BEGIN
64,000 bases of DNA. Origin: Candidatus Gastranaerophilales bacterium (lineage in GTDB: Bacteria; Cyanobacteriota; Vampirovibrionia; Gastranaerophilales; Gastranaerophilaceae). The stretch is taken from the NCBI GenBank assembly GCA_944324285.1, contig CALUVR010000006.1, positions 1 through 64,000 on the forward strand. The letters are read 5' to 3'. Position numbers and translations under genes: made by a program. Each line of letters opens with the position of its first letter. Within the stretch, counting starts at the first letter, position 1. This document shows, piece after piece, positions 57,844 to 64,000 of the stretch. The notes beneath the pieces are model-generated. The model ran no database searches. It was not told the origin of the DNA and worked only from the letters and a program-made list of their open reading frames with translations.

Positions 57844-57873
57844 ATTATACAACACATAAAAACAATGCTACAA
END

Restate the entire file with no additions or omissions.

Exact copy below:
64,000 bases of DNA. Origin: Candidatus Gastranaerophilales bacterium (lineage in GTDB: Bacteria; Cyanobacteriota; Vampirovibrionia; Gastranaerophilales; Gastranaerophilaceae). The stretch is taken from the NCBI GenBank assembly GCA_944324285.1, contig CALUVR010000006.1, positions 1 through 64,000 on the forward strand. The letters are read 5' to 3'. Position numbers and translations under genes: made by a program. Each line of letters opens with the position of its first letter. Within the stretch, counting starts at the first letter, position 1. This document shows, piece after piece, positions 57,844 to 64,000 of the stretch. The notes beneath the pieces are model-generated. The model ran no database searches. It was not told the origin of the DNA and worked only from the letters and a program-made list of their open reading frames with translations.

Positions 57844-57873
57844 ATTATACAACACATAAAAACAATGCTACAA